Embracing omni-digital customer service in the telco sector
Customer service is becoming the differentiator amongst telco providers – with a digital arms race taking place to provide the best experience. A study found that customer service will overtake price and product as the key brand differentiator in 2020. This is especially true in the telecommunications industry. As prices and offers are similar between competitors, the experience is already the main criteria of choice.
Telcos are of course digital innovators, with many at the heart of innovations such as 5G and the use of messaging apps, yet not all of them embraced the omni-digital trend for customer service, says Julien Rio, marketing director at RingCentral.
Making the leap to omni-digital customer service is essential, but is not as straightforward as simply making a new digital channel available to customers and customer service agents. There are three challenges that telecoms should address to engage with omni-digital customers and make those interactions effective.
1. Prepare for the shift to a majority of digital interactions
Telecoms customers contact their providers for a range of reasons. While they were mostly relying on phone interactions in the past, customer interactions are now moving to digital. A study by Gartner outlines this shift, with a forecast of phone interactions dropping from 41% in 2017 to 12% in 2022.
This transition is encouraged by customers’ new habits: 72% of them now expect to use their channel of choice to engage with companies. These channels include the ones used in their daily lives, such as messaging (Facebook Messenger, WhatsApp, Apple Messages), social media (Twitter, Facebook, Instagram), live-chat, email.
One of the notable benefits of digital channels for customers is the ability to contact companies whenever they want. Rather than being constrained by opening hours and wait on the phone, they can send their request at any time. Enriched features such as media sharing can also help to solve issues more efficiently.
This shift brings new challenges for companies. When managing interactions from multiple digital channels, it is necessary to adopt new processes and tools, different from the ones used for the phone.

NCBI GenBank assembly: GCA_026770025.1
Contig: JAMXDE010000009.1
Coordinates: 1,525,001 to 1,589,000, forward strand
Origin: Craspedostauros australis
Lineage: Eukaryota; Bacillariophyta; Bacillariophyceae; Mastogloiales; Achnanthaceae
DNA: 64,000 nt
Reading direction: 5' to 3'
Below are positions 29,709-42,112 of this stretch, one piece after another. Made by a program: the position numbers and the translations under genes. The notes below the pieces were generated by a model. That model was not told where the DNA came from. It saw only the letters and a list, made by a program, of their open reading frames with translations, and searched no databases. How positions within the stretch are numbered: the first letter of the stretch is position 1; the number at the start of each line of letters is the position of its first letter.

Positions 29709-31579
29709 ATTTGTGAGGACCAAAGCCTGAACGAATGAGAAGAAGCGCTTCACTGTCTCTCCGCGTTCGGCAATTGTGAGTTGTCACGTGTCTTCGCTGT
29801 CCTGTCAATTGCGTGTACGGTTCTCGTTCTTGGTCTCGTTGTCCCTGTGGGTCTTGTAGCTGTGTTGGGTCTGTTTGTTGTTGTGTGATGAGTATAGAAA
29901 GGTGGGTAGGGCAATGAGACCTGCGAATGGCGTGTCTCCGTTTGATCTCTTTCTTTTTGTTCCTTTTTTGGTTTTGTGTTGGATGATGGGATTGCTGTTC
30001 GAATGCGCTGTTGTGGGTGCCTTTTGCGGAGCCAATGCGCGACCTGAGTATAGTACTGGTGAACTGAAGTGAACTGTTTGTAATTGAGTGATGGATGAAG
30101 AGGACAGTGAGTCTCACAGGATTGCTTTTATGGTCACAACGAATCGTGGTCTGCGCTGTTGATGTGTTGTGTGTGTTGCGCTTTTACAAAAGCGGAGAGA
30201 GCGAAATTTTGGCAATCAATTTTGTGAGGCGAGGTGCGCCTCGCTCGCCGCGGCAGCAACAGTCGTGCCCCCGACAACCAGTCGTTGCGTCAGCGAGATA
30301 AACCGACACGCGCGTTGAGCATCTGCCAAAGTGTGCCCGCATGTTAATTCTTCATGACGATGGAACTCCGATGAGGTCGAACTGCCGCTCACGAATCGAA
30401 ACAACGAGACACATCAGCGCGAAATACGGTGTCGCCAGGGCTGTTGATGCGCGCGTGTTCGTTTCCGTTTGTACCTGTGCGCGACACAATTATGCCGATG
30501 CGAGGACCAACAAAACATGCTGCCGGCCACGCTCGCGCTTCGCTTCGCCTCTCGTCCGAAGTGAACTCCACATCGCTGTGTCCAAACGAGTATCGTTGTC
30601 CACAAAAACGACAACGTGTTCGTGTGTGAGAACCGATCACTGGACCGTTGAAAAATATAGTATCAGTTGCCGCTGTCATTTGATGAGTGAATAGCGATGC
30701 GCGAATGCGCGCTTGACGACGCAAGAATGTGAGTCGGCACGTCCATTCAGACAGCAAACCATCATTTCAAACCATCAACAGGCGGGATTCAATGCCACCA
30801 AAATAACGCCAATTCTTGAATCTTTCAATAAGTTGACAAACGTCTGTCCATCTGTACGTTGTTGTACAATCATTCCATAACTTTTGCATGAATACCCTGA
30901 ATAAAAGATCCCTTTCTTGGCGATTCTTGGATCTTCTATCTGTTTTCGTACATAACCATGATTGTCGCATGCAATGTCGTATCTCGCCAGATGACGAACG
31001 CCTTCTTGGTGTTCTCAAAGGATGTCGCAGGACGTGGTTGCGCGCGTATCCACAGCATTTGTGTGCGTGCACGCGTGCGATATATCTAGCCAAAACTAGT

Processing large volumes of digital interactions requires to route messages with the right approach. By using AI, it is possible to classify and allocate incoming messages automatically. For telecoms, this means that a request is assigned to the right team immediately after being received: technical team, billing team, sales team.
With the ability to process all messages from a unified interface, agents’ productivity is improved, meaning that more channels can be handled with the same number of agents. AI can also be used in certain circumstances to automate responses, giving customers instant assistance any time of day.
2. The right channels and the right experience
With 5.1 billion unique mobile subscribers in 2018, equivalent to 67% of the world’s population, telecoms customers have a wide range of profiles and demographics to serve. How those customers want to be engaged varies wildly by age, location, gender and a range of other factors. For example, younger generations favor the use of channels such as messaging, which are used daily by 91% of teens.
Adopting the right channels is one step, and the next one is being able to provide a consistent experience across them. A customer should be able to use any channel for his enquiry and get the same service quality without being redirected.
It requires companies to move away from organising themselves by channel (one team for live chat, one team for email, and so on) to have an approach based on agents’ skills. By using a customer engagement platform, agents can process all digital interactions from a unified interface. Technological silos fall, and messages are allocated automatically to the most relevant agent based on the skills required to respond to the enquiry.
3. Drive up satisfaction and loyalty with a 360 view
In the US in 2018, the satisfaction index for telecoms services was standing at 67/100, one of the lowest across sectors. It translates to a churn rate at 22%, meaning 95 million customers switching providers.
To improve customer satisfaction and reduce churn, one of the keys at the disposal of telecoms is data. In the era of Big Data, the challenge is to centralise all the information available, analyse it, and make it usable.
Telco providers should use customer service platforms that give agents access to data when processing enquiries – a 360° customer view. By integrating the customer engagement platform with the CRM platform, agents can solve problems more efficiently, reduce waiting times, and identify signs of churn.
Adapting to customers’ omni-digital habits is now essential for telecoms. Most of them are already offering digital customer service, but the next step would be to adopt the right channels and provide a consistent experience across them. To do so, it is necessary to break silos and rethink the customer care team organisation.
Investing in omni-digital customer service will not only improve satisfaction and loyalty but also have an impact on sales. It such a competitive and innovative marketplace, keeping the customer front and centre remains critically important.
The author is Julien Rio, marketing director at RingCentral Engage Digital
About the author
Julien Rio, marketing director at RingCentral Engage Digital, outlines the three challenges telecoms providers must address to make the move to omni-digital customer service successful.